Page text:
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T. Van den Berghe. A Methodological Framework for Active-Application Development. PhD thesis, Université catholique de Louvain, Louvain-la-Neuve, Belgium, October 1999.

Abstract

Active database systems extend traditional ones with mechanisms that enable to code, with ECA (event-condition-action) rules, a part of the application logic within the database. Active technology allows a simplification of application programs and facilitates the automation of complex application domains. In spite of these benefits, few current methods for software development consider rules for describing an application domain (business rules) or provide guidance for designing active databases. Our work contributes to applying active technology by adapting current approaches for engineering software to advances in database systems. Rules are advocated for expressing requirements that relate to active mechanisms. The processes of current methods are extended for dealing with active technology. We first propose an original process that promotes the use of rules for modelling and designing applications. Such a process reuses traditional engineering techniques, but special attention is placed on the integration of active components with traditional modelling components, especially in the early steps of the development lifecycle. Next, we demonstrate that rules constitute a suitable modelling technique for naturally expressing a large set of requirements, including constraints on data, triggered executions of actions, and application control. Rules faithfully supplement usual modelling components, which is illustrated by integrating the rule concept in the UML (Unified Modelling Language). A specific rule metamodel shows how we manage rules at different abstraction levels that correspond to the main steps of the development lifecycle. Finally, we propose a set of rule patterns to address frequent design problems with active components. Rule patterns help handle the active part of user needs by providing a generic formulation for eliciting requirements in a declarative fashion. They also provide a collection of ECA rules that result from the translation of declarative statements into procedural constructs. For illustrating our ideas, a concrete problem is solved with the help of a computerised tool that implements some of our rule patterns.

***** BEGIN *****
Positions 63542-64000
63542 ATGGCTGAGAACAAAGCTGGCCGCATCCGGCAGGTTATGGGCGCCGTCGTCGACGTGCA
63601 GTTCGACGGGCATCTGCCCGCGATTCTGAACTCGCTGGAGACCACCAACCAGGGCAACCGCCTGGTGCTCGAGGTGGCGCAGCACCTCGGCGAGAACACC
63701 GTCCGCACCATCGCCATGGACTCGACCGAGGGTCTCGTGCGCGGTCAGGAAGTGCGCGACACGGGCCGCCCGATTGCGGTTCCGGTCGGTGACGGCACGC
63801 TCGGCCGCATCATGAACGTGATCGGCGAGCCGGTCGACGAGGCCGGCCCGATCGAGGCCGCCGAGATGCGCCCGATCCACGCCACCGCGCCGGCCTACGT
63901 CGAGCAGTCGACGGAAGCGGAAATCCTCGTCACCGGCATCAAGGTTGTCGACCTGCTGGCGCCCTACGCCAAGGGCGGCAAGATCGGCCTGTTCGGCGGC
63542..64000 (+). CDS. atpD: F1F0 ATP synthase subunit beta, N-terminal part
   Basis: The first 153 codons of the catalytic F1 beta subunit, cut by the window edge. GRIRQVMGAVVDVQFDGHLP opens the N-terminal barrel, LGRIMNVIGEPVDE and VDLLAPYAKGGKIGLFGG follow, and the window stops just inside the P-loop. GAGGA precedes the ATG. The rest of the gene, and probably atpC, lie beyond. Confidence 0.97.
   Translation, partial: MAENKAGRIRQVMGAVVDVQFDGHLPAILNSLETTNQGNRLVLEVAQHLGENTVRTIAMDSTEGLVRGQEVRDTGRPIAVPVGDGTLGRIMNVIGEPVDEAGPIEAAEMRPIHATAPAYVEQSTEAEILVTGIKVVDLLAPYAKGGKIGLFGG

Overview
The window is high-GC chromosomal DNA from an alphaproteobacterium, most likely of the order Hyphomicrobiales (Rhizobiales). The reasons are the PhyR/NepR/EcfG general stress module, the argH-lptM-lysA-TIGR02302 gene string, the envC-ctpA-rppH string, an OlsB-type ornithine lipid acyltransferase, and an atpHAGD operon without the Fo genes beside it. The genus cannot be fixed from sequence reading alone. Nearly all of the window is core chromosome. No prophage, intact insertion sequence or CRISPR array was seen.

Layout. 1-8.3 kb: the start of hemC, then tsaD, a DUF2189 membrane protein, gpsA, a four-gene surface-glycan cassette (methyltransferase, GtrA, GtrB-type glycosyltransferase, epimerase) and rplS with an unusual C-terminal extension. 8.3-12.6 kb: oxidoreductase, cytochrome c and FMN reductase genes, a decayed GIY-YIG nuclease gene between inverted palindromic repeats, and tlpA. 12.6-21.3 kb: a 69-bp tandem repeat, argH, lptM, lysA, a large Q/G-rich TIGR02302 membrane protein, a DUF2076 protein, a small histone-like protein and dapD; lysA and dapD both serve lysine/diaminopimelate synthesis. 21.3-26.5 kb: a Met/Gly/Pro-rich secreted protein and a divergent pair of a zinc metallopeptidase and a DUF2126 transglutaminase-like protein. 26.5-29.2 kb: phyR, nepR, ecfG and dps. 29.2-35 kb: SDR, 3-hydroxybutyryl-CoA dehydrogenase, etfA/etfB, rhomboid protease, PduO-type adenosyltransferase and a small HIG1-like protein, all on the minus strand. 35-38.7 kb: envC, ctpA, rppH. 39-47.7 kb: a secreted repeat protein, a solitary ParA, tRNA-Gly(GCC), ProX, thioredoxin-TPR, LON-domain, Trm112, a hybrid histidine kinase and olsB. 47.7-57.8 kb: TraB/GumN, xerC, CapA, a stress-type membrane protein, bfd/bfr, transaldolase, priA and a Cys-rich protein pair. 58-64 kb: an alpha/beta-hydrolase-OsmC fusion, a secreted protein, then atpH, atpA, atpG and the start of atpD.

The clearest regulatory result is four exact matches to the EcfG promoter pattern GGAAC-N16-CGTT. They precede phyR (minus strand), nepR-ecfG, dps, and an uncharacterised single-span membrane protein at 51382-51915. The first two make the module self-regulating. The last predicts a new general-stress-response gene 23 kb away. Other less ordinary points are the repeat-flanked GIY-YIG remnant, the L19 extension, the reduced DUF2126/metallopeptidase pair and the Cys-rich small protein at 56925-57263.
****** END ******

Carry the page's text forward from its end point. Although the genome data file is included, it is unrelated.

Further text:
Updated: 2017-03-27